And things have only gotten worse. There are more applicants hitting the scene every year and they are applying to more hospitals and programs. Future surgeons used to apply for 20 or so programs — now it’s more like 65 on average. According to her research, Gardner says reviewing these applications cost lots of time and money, specifically $100,000 to fill five spots annually just up to the interviewing phase of the process.

Five years ago, Gardner came up with a solution to this “application fever,” as she describes, and all the inefficiencies, and founded SurgWise Consulting, where she serves as president and CEO.

"We help provide assessments to help screen competencies and attributes that people care about," Gardner says. "(Those) are really hard to assess, but really differentiate people who really thrive in training in their careers and people who don't."

Aimee Gardner is the CEO and president of Houston-based SurgWise. Photo via surgwise.com

These are the non-technical skills, like the professionalism, interpersonal skills, and communication. While SurgWise began as a service-oriented consulting company, the company is now ready to tap technology to expand upon its solution. The work started out of Houston Methodist, and SurgWise is still working with surgery teams there. She says they've accumulated tons of data that can be leveraged and streamlined.

"We're now pivoting from a very intimate client approach to a more scalable offering. Every year we assess essentially around 80 percent of all the people applying to be future surgeons — those in pediatric surgery, vascular surgery, and more,” Gardner says. “We’ve used kind of the last five years of data and experiences to create a more scalable, easy-to-integrate, and off-the-shelf solution.”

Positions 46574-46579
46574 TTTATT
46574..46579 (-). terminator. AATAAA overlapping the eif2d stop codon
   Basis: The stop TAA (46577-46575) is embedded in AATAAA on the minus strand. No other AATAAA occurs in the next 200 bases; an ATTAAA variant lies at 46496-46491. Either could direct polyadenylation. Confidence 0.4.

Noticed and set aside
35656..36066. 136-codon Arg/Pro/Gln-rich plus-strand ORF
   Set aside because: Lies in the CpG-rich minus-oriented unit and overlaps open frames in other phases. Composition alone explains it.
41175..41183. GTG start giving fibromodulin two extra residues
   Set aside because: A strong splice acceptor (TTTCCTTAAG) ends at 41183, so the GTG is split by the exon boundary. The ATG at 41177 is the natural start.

Gardner says her solution is critical for providing more equity in the hiring process.

“One of our goals was to create more equitable opportunities and platforms to assess folks because many of the traditional tools and processes that most people use in this space have lots of opportunity for bias and a high potential for disadvantaging individuals from underrepresented groups," she says. "For example, letters of recommendation are often a very insider status. If you went to some Ivy League or your parents were in health care and they know someone, you have that step up from a networking and socioeconomic status standpoint."

Personal statements and test scores are also inequitable, because they tend to be better submissions if people have money for coaching.

SurgWise hopes to lower the number of programs future surgeons apply to too to further streamline the process. She hopes to do this through an app and web tool that can matchmake people to the right program.

“Our ultimate goal is to create a platform for applicants to obtain a lot more information about the various places to which they apply to empower them to make more informed decisions, so that they don't have to apply to a hundred places," Gardner says. "We want to essentially create a match-style app that allows them to input some data and tell us 'here's what I'm looking for here are my career goals and any preferences I have.'”

While that tool is down the road, Gardner says SurgWise is full speed ahead toward launching the data-driven hiring platform. The bootstrapped company hopes to raise early venture funding this summer in order to hire and grow its team.

“As we continue to consider this app that I talked about and some of the other opportunities to scale to other specialties we're gonna start looking for a series A funding later this summer.”